Plaintiff alleged that Defendant’s actions and inaction led to further bullying and harassment from other students, continuing to call her names, spread rumors, and openly tell her, “Even the school knows you’re full of shit.” Plaintiff still suffers from depression due to the harassment. The impact of the harassment delayed her graduation and the start of her career.


The Court outlined the Kollaritsch[1]test, requiring Plaintiff to plead (1) an incident of actionable sexual harassment; (2) the school’s actual knowledge of it; (3) a further incident of actionable sexual harassment, such that the additional harassment would not have happened but for the deliberate indifference of the school’s response; and (4) that the Title IX injury is attributable to the post-notice harassment.

The Court held that Plaintiff satisfied the Kollaritsch test. After reporting a sexual assault, Plaintiff alleged specific details of ongoing harassment, lasting for months during and after Defendant’s investigation. The Court pointed to Plaintiff’s repeated efforts to report the ongoing harassment. Although Defendant argued that Plaintiff failed to give notice because she did not provide the names of her harassers, the Court held that the notice standard does not require a university to know every detail of the harassment, simply that Plaintiff is the subject of harassment. The Court also found there were sufficient allegations of deliberate indifference, citing Defendant’s alleged repeated refusal to step in and address peer harassment as well as violations of the protective order. Defendant’s action to remove Plaintiff from the classroom was not enough to override its other alleged inactions at this stage of the case.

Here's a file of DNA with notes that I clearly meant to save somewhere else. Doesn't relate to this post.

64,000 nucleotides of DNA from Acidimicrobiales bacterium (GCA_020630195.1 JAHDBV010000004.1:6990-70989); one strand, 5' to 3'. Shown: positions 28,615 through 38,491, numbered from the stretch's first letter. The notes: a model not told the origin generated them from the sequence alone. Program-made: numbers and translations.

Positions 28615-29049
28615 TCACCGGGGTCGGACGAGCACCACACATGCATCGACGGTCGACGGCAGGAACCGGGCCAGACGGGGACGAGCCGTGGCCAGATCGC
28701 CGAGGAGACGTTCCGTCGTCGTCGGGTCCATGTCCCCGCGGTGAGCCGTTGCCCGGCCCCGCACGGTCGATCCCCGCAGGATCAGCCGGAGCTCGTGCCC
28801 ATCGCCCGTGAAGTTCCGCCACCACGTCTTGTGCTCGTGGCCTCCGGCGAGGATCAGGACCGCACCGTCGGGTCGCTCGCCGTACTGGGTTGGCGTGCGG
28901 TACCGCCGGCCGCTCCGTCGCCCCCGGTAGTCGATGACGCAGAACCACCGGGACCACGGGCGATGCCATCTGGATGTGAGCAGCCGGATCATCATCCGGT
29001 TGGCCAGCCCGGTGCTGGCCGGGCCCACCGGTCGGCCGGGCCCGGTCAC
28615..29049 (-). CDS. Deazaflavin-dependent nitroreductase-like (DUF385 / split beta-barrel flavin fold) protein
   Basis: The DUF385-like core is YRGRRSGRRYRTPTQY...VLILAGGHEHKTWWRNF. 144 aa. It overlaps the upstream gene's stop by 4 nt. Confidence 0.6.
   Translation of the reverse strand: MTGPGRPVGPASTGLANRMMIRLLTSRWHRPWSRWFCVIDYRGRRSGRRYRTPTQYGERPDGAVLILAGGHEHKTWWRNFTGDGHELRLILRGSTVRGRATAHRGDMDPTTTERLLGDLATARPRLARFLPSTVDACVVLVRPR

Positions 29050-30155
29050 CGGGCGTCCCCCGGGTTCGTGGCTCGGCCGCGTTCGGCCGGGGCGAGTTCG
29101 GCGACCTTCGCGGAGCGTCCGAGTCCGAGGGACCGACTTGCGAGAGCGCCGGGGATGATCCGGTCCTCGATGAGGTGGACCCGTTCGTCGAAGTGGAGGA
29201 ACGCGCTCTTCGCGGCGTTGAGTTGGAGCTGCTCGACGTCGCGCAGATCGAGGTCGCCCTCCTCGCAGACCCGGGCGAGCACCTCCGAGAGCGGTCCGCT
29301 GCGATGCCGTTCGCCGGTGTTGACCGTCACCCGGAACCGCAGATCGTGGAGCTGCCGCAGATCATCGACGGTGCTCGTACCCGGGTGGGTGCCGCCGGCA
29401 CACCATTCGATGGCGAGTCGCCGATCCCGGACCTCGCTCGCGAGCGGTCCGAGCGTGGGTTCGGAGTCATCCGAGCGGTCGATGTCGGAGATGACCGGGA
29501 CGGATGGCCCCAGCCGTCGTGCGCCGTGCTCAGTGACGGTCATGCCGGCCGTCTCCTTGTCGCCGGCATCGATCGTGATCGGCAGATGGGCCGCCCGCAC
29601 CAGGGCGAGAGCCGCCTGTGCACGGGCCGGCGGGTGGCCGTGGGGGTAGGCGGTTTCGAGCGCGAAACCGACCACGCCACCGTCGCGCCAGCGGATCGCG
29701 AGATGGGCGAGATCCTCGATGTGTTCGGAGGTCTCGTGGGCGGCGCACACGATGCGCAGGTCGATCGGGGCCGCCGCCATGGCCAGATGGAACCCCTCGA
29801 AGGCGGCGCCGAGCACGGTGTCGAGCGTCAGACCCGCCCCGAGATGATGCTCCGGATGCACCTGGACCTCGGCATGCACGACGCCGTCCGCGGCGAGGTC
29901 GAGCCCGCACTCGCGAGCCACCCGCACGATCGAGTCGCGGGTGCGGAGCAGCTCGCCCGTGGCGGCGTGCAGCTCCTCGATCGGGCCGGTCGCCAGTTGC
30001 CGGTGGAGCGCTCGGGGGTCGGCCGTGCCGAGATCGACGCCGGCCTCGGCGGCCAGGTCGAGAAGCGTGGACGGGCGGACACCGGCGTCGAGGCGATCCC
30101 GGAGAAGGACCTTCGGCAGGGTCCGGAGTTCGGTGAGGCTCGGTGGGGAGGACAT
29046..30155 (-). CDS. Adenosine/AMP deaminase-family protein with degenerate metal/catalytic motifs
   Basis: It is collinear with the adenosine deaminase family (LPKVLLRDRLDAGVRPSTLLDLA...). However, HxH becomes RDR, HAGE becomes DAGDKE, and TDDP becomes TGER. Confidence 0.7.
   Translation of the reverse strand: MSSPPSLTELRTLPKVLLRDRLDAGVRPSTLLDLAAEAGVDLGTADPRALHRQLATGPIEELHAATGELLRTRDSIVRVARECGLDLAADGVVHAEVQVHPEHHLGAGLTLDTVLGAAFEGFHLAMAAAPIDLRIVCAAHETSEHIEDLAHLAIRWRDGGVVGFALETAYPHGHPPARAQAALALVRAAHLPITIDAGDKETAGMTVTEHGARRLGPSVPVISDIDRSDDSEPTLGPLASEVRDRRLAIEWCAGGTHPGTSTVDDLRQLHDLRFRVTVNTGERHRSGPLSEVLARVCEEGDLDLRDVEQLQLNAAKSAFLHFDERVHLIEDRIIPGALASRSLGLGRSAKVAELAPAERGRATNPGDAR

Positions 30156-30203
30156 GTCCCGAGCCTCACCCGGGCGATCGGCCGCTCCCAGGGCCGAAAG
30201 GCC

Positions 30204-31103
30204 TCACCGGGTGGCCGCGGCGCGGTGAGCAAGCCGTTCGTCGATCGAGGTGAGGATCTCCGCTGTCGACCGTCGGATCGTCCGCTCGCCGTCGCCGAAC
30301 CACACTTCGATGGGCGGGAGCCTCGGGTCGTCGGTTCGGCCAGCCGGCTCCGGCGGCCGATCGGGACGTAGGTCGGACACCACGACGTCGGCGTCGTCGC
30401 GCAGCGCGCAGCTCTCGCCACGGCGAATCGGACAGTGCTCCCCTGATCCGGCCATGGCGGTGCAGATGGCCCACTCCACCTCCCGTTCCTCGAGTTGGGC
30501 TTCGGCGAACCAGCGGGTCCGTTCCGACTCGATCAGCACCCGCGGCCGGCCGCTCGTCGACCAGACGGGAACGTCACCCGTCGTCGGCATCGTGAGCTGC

The Court denied Defendant’s motion to dismiss.


  • An institution’s obligations to respond to harassment do not end with its response to the initial harassment. Failing to address and remedy additional harassment, including retaliation or violations of no contact directives, may result in liability.
  • Institutions must raise awareness of their retaliation prohibition by including it in the Notice of Investigation and Allegations (NOIA) and should review the definition of retaliation when meeting with parties and witnesses. Parties and witnesses should also know how to report retaliation and how the institution may respond to retaliation.
  • Faculty and staff must receive training to recognize and report retaliation. Folding retaliation into your existing faculty and staff training is a simple solution because reporting expectations for retaliation should mirror reporting expectations for incidents of sexual harassment.
  • Institutions do not need to use their formal Title IX grievance processes for retaliation allegations. Instead, institutions may use an alternate process such as a student conduct process or employee conduct process. Early reporting may also enable an institution to use informal measures to stop the retaliatory behavior before it escalates and requires a formal resolution. As the court here emphasized, institutions do not need to know every detail of the retaliatory harassment to take appropriate action.
  • The Kollaritsch requirement for additional exposure to a hostile environment in the Sixth Circuit may be headed to the Supreme Court in the guise of Doe v. Fairfax, a similar case which is up for certiorari at present.

Read more Campuses and the Courts blogs here.

[1] 944 F.3d 613.